Notre Dame is receiving 40 votes in the latest Associated Press poll after spending four weeks in the Top 25 earlier this season. The Irish were ranked 15th in the preseason AP poll, marking the seventh time in the last eight seasons that the Irish were tapped in the initial AP survey of the year.

Notre Dame also is earning 13 votes in this week’s ESPN/USA Today coaches poll after appearing in the Top 25 for the first three weeks of 2003-04. The Irish were pegged No. 16 in the preseason coaches poll, also the seventh time in eight years that they had shown up in the first ESPN/USA Today poll of the year.

This season, Notre Dame has faced or will face no less than seven teams that are ranked in both major polls this week (No. 1/1 Tennessee, No. 4/3 Connecticut, No. 6/7 Purdue, No. 13/13 Colorado, No. 19/22 Auburn, No. 23/23 Villanova and No. 25/24 Michigan State). In addition, Miami is ranked 21st and Boston College is 25th in this week’s ESPN/USA Today coaches’ poll. Also, four other Irish opponents — Marquette, Rutgers, Virginia Tech and West Virginia — were receiving votes in one or both of the polls.

Over the last four seasons, Notre Dame has been nearly unbeatable when it has the lead at halftime. The Irish are 75-6 (.926) since the start of the 2000-01 campaign when they go into the dressing room with the lead, including a 13-2 mark this year. The two rare losses this season came on Nov. 15 at Colorado (led 37-33 at half; lost 67-63 in overtime) and at Seton Hall (led 23-17; lost 51-45).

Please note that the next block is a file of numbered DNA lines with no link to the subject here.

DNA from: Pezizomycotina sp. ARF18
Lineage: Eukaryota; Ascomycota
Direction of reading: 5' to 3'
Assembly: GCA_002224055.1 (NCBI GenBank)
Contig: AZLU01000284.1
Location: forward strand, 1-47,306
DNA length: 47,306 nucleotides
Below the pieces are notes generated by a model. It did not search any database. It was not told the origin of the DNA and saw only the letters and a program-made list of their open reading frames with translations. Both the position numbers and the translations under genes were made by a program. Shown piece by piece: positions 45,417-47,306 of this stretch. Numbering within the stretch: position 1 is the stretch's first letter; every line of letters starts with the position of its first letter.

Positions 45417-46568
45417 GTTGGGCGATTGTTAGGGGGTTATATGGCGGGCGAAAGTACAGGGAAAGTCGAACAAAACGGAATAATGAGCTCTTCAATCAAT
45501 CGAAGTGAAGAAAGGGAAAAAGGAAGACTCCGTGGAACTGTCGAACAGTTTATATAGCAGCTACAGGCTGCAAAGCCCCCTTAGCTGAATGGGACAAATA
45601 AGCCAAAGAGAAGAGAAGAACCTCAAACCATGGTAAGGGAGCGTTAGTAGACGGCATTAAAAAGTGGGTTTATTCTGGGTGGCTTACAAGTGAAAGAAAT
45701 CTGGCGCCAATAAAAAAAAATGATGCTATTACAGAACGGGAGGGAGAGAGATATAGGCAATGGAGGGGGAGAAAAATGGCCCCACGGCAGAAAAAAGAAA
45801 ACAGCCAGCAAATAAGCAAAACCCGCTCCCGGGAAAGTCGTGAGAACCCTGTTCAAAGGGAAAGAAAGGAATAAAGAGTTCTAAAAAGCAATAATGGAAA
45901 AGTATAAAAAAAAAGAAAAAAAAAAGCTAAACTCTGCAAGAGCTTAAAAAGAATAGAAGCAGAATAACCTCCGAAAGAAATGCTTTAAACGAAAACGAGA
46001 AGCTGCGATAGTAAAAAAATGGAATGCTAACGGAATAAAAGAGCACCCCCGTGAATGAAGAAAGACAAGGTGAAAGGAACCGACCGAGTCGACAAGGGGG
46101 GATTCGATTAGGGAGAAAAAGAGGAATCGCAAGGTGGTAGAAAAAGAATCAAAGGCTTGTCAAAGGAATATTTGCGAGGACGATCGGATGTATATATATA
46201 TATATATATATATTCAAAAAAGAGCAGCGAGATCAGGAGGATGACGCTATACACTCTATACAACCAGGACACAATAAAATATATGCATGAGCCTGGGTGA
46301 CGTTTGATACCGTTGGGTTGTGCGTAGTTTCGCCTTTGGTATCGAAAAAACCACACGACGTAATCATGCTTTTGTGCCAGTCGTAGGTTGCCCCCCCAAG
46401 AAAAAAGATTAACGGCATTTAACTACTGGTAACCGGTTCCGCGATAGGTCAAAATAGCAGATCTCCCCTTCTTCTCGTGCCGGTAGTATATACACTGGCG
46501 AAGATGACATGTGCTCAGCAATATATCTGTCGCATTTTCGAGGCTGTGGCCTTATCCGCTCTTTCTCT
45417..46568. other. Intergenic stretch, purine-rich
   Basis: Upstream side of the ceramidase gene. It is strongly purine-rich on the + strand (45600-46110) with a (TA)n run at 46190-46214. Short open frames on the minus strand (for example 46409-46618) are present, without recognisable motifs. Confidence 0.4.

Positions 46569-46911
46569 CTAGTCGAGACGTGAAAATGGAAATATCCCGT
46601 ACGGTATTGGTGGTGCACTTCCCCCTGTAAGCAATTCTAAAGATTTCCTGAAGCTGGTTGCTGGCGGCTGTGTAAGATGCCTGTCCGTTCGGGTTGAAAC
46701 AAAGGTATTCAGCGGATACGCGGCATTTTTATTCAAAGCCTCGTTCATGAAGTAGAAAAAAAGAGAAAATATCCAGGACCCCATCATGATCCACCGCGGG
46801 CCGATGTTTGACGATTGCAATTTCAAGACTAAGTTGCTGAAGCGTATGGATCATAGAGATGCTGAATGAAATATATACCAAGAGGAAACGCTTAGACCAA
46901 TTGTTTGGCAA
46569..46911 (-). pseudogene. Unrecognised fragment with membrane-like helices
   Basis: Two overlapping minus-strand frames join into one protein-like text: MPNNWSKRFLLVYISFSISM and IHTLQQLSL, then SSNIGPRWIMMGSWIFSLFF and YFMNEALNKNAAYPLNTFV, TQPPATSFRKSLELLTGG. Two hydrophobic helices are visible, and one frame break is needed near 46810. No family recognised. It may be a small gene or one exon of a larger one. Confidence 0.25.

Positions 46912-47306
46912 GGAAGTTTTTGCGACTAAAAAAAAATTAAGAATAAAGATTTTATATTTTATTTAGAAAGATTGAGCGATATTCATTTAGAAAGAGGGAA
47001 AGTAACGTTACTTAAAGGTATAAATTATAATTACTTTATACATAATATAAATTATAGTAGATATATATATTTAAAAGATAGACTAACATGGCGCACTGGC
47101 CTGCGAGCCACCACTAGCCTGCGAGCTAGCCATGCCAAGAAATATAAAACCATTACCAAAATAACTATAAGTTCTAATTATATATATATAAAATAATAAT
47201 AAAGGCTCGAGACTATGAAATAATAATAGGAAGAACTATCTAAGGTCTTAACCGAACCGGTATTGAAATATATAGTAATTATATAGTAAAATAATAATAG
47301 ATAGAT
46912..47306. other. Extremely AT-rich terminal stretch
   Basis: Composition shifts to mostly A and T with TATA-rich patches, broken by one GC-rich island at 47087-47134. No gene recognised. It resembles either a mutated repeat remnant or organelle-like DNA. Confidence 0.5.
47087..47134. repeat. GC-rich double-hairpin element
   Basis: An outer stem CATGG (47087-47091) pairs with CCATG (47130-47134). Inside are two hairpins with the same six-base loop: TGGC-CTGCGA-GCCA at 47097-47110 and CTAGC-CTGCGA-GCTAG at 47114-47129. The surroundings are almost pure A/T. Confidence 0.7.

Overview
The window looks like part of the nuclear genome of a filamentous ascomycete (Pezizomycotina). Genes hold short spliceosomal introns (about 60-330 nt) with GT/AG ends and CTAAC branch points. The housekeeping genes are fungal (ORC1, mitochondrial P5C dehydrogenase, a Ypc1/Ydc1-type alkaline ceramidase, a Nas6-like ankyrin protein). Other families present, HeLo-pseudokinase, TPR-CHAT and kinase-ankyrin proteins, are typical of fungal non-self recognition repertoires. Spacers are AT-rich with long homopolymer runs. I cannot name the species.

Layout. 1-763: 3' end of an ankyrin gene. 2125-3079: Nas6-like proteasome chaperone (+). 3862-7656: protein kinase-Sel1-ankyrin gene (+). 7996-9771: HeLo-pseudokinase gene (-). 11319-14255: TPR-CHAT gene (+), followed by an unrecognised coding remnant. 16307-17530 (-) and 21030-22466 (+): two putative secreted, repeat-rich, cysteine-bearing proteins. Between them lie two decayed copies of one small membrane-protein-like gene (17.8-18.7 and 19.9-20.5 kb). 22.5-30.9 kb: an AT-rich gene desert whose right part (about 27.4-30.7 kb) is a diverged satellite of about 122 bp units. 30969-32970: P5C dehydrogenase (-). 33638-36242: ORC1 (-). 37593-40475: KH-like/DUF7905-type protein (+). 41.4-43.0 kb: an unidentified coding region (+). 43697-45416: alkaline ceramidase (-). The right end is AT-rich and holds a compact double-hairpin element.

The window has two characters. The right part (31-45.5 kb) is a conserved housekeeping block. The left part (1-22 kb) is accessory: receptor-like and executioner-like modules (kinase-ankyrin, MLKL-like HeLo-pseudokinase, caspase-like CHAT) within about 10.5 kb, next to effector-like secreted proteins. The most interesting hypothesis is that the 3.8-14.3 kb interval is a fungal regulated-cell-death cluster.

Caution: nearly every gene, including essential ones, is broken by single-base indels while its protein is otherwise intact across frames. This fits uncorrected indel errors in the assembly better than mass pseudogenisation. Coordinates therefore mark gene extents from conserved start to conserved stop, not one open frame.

Over the last nine seasons, Notre Dame has discovered that a solid defensive effort can almost certainly guarantee a victory. In fact, since the beginning of the 1995-96 season (Notre Dame’s first in the BIG EAST Conference), the Irish have an amazing 128-5 (.962) record when they hold their opponents to less than 60 points in a game. Notre Dame has added 14 more wins to that ledger this season by holding down Valparaiso (74-57), Dayton (78-41), Colorado State (63-59), Virginia Tech (53-40), Connecticut (66-51), Syracuse (64-35), Villanova (38-36), Miami (59-50), Boston College (52-50), Georgetown (66-52), Providence (81-51), St. John’s (69-56), Miami again (93-58) and Syracuse again (54-33).

Not resting solely on its defensive laurels, Notre Dame also seemingly has found the magic mark when it comes to outscoring its opponents. Over the last nine seasons (1995-96 to present), the Irish are 88-3 (.967) when they score at least 80 points in a game. The only blemishes on that record are a pair of overtime losses to Texas A&M (88-84) and Michigan State (87-83) in 1995 and a 106-81 loss to Connecticut in 1998. Notre Dame has tacked on three more wins to that tally this year with high-scoring victories over Wisconsin (82-64), Providence (81-51) and Miami (93-58).